This page uses content from Wikipedia and is licensed under CC BY-SA.
The Western Reserve Historical Society (WRHS) was founded in 1867, making it the oldest cultural institution in Northeast Ohio. WRHS is located in Cleveland, Ohio, USA, and is focused on the history of the Western Reserve. WRHS celebrated its 150th anniversary in 2017.
Located in University Circle, an arts and culture district of Cleveland, the Society houses and curates collections of cultural artifacts and documents from various people. The mission of the Western Reserve Historical Society is "to inspire people to discover the American experience by exploring the tangible history of Northeast Ohio." This is accomplished by collecting, preserving and presenting the history of all the people of the Western Reserve. WRHS is a private, membership-based society that also receives funding through investments, grants, and gifts.
The Western Reserve & Northern Ohio Historical Society formed in 1867, initially as a branch of the Cleveland Library Association. Its first president was Charles Whittlesey, "a geologist and historian". "Originally, the society was located on the third floor of the Society for Savings Bank in downtown Cleveland." The institution first opened to the public in 1871 and purchased the entire bank building in 1892 due to the increasing size of the collections. From 1898 until 1938 the society resided at E. 107th St. and Euclid Avenue. WRHS moved to its present location in the late 1930s.
"Founded in May 1867, the Western Reserve Historical Society is Cleveland's oldest existing cultural institution. It was established as the historical branch of the Cleveland Library Association which dated from 1848. The Society's creation was part of an important trend in the United States, the establishment of private organizations to oversee the collection and preservation of documents and objects relating to various aspects of national, regional and local history. While its original focus was on the history of "…Cleveland and the Western Reserve, and generally what relates to the history of Ohio and the Great West," it now concentrates on the history of Northeast Ohio."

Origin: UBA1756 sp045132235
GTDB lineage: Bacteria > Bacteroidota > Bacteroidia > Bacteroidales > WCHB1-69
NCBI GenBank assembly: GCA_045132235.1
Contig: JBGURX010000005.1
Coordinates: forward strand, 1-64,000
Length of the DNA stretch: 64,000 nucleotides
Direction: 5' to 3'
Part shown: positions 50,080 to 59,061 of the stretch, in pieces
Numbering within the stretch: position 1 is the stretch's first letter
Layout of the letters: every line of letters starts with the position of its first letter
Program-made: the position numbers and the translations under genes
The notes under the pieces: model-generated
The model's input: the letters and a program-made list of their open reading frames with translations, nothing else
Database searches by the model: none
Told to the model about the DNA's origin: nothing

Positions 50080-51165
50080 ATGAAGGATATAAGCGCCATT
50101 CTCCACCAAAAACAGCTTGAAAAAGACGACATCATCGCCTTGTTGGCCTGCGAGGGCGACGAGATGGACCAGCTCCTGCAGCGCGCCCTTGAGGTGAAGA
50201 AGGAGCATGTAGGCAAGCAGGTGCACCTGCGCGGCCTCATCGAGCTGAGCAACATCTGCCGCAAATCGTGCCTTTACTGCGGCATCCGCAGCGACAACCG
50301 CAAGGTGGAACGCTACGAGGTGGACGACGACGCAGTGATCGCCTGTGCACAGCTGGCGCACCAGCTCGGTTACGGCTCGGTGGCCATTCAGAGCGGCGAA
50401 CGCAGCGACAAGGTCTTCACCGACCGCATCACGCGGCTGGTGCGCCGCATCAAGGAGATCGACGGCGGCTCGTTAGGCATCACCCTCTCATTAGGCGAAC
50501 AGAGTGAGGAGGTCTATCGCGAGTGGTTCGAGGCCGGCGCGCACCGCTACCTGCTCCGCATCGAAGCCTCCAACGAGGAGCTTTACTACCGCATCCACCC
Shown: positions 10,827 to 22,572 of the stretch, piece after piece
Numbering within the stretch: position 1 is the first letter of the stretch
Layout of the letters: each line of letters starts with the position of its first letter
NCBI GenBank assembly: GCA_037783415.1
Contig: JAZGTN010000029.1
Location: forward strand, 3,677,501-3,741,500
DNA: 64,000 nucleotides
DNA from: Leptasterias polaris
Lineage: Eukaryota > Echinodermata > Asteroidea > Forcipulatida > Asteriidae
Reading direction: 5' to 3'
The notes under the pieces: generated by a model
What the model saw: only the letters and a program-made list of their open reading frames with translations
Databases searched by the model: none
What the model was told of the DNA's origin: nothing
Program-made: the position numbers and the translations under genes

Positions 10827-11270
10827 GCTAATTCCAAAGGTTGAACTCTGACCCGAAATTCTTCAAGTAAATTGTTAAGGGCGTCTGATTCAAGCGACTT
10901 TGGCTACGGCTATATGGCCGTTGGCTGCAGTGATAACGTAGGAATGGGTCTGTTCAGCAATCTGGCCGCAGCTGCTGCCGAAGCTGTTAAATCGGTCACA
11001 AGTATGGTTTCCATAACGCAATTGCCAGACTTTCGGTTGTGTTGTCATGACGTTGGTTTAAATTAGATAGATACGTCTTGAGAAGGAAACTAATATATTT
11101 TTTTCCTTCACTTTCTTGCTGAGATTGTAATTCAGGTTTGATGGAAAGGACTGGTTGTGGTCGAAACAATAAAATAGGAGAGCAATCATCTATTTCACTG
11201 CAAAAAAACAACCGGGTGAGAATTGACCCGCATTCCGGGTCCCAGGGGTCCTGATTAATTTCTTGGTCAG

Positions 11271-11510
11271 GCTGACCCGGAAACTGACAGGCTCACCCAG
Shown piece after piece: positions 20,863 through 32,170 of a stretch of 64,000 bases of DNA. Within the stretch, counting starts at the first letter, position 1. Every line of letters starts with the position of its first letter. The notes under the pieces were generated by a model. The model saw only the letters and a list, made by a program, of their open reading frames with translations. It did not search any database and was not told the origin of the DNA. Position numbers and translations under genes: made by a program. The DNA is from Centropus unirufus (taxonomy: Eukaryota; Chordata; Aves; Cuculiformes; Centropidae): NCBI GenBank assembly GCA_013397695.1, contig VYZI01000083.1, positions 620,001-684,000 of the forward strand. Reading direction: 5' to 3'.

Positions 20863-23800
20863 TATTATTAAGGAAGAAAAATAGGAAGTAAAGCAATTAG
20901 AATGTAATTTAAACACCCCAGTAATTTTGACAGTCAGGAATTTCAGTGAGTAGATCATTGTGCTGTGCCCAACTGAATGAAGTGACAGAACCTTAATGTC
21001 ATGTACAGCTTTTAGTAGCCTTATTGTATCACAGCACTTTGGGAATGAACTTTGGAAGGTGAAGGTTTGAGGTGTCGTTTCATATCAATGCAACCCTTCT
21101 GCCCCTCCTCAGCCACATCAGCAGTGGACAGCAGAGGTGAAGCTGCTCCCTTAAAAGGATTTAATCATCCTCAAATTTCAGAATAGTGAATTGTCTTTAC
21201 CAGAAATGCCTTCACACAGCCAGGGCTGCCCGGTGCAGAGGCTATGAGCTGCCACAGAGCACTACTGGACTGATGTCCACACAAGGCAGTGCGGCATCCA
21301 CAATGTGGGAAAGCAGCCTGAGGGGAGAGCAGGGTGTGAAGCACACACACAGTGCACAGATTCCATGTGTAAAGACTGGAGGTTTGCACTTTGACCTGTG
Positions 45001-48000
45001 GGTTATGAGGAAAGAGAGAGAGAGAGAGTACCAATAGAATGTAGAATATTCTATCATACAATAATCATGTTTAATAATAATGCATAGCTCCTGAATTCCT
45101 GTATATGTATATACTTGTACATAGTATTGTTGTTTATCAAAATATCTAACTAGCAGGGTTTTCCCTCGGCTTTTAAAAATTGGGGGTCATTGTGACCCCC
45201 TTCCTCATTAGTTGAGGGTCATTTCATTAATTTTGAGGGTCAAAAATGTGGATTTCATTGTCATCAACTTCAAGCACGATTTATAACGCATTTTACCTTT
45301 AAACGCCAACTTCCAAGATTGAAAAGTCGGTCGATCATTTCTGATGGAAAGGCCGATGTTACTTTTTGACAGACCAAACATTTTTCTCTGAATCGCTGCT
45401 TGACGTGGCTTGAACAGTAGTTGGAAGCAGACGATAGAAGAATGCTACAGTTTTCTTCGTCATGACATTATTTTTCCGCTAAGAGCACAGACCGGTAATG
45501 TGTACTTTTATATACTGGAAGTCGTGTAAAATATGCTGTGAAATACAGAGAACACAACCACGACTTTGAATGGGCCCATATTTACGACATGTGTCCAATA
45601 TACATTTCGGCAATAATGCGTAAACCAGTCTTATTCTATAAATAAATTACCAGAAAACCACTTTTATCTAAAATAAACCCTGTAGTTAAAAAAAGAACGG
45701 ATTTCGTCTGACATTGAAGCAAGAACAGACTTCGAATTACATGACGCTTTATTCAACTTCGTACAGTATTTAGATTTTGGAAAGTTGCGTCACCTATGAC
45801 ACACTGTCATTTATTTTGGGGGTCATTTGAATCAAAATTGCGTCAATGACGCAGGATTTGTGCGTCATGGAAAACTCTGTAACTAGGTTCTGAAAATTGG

"Between 1867 and 1898, the Society was located in downtown Cleveland in a building which stood on what is now (2011) the site of the KeyBank headquarters. During this period the Society's collections grew rapidly as did its means of support as leading citizens, including John D. Rockefeller, collectors, and scholars became associated with its operations. The growth and stature of its collections were such that it obtained a charter from the State of Ohio on March 7, 1892 which made it an independent organization, one on a par with other major cultural and educational institutions that had arisen in the post-Civil War period."
"In 1898 the Society moved to the University Circle area, occupying a large new building that was situated at the southeast corner of the intersection of Euclid Avenue and what is now Stokes Boulevard. It remained there until 1938 when it began a move to its current location on East Boulevard with its acquisition of the Hay-McKinney mansion to house its museum. Today, the Cleveland History Center houses the Research Library, the Crawford Auto Aviation Museum, the Chisholm Halle Costume Wing (home to fashion exhibits), two historic mansions, Kidzibits Family Hands-on Gallery, as well as its administrative offices."